A second DWI is also very costly. Convicted offenders of this crime are required to pay costly surcharges to your insurance company, to the state, and to several funds. You should expect to pay an additional $8,000 to the fines imposed by the state.

It's important to note that if your first DWI conviction occurred more than 10 years before your second one, in the eyes of the state you are a first-time offender.

Ignition Interlock Device

Once the duration of your license suspension is over, a judge may order you to install an ignition interlock device in your vehicle. This device is essentially a miniature breathalyzer that connects to a vehicle's ignition system. In order to start your car, you must breathe into the device so it can measure your BAC. The car won't start unless the device reads that you're sober.

For the entirety of this sentence, you won't be allowed to drive any other car but your own. As aforementioned, a second offense DWI may lead to the installation of an ignition interlock device for a period of one to three years.

New Jersey Criminal Defense Attorney

A second DWI offense requires the representation of a seasoned legal professional. Attorney Joseph D. Lento has the experience and credentials to defend and counsel people regarding DWI charges and convictions. He will explain your pending charges, build a solid defense and work towards getting your charges reduced or dropped. For more information about Mr. Lento's representation, contact the Lento Law Firm either online or by phone at 888-535-3686.

​​​Contact The Lento Law Firm Today

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When it comes to criminal defense cases, you need the right person in your corner. To learn more about how Mr. Lento can help you, call the Lento Law Firm today at 888-535-3686. or contact him online.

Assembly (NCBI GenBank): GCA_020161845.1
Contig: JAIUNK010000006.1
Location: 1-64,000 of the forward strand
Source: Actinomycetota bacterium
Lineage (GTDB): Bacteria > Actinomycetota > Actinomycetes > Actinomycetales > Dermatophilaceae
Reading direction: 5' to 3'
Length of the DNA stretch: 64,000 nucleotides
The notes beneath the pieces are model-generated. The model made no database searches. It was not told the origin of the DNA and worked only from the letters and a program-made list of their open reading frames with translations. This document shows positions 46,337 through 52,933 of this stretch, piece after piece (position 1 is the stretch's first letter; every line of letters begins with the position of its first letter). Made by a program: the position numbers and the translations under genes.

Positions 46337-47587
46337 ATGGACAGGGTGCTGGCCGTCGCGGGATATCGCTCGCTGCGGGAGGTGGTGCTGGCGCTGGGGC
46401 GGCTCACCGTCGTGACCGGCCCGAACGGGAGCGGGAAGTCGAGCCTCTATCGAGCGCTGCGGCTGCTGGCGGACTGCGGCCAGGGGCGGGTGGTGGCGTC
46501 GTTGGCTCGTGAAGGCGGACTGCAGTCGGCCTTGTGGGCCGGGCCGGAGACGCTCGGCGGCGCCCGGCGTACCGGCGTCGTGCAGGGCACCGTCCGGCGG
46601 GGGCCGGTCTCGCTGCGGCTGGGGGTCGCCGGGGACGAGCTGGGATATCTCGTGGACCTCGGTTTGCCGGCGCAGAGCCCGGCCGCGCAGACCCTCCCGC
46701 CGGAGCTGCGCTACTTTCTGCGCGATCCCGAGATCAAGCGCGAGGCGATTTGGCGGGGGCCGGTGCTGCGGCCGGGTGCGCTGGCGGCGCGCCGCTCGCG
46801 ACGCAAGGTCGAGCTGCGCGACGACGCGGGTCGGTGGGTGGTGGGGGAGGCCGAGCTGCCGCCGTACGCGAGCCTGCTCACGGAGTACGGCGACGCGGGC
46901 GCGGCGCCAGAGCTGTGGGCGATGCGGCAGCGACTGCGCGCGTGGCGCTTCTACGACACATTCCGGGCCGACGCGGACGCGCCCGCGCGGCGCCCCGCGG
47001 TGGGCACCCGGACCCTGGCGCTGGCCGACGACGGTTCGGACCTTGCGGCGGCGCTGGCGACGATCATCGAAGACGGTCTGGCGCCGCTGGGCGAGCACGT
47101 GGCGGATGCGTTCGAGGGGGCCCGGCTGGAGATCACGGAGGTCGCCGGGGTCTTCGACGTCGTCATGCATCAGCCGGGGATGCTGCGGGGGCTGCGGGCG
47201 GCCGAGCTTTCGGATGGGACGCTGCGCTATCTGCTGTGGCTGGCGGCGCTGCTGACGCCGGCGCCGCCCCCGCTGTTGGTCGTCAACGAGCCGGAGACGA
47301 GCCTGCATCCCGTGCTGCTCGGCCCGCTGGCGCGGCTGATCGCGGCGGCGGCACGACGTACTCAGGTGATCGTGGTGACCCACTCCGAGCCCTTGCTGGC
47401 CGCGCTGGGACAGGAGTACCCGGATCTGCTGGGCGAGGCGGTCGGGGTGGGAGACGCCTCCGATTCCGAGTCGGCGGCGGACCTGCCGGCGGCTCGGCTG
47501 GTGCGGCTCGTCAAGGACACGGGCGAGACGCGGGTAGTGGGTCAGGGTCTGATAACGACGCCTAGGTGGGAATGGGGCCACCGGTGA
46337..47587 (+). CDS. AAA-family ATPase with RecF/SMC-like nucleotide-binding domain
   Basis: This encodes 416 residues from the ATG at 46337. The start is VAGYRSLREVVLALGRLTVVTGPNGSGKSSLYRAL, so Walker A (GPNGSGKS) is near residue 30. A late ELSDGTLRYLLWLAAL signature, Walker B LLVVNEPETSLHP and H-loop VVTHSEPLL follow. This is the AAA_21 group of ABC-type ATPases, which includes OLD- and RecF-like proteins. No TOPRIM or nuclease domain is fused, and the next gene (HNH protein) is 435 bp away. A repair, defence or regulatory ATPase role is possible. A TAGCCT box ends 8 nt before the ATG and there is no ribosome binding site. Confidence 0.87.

This website was created only for general information purposes. It is not intended to be construed as legal advice for any situation. Only a direct consultation with a licensed Pennsylvania, New Jersey, and New York attorney can provide you with formal legal counsel based on the unique details surrounding your situation. The pages on this website may contain links and contact information for third party organizations – the Lento Law Firm does not necessarily endorse these organizations nor the materials contained on their website. In Pennsylvania, Attorney Joseph D. Lento represents clients throughout Pennsylvania's 67 counties, including, but not limited to Philadelphia, Bucks, Chester, Delaware, Montgomery, Berks, Lancaster, Lehigh, and Northampton County. In New Jersey, attorney Joseph D. Lento represents clients throughout New Jersey's 21 counties: Atlantic, Bergen, Burlington, Camden, Cape May, Cumberland, Essex, Gloucester, Hudson, Hunterdon, Mercer, Middlesex, Monmouth, Morris, Ocean, Passaic, Salem, Somerset, Sussex, Union, and Warren County, In New York, Attorney Joseph D. Lento represents clients throughout New York's 62 counties. Outside of Pennsylvania, New Jersey, and New York, unless attorney Joseph D. Lento is admitted pro hac vice if needed, his assistance may not constitute legal advice or the practice of law. The decision to hire an attorney in Philadelphia, the Pennsylvania counties, New Jersey, New York, or nationwide should not be made solely on the strength of an advertisement. We invite you to contact the Lento Law Firm directly to inquire about our specific qualifications and experience. Communicating with the Lento Law Firm by email, phone, or fax does not create an attorney-client relationship. The Lento Law Firm will serve as your official legal counsel upon a formal agreement from both parties. Any information sent to the Lento Law Firm before an attorney-client relationship is made is done on a non-confidential basis.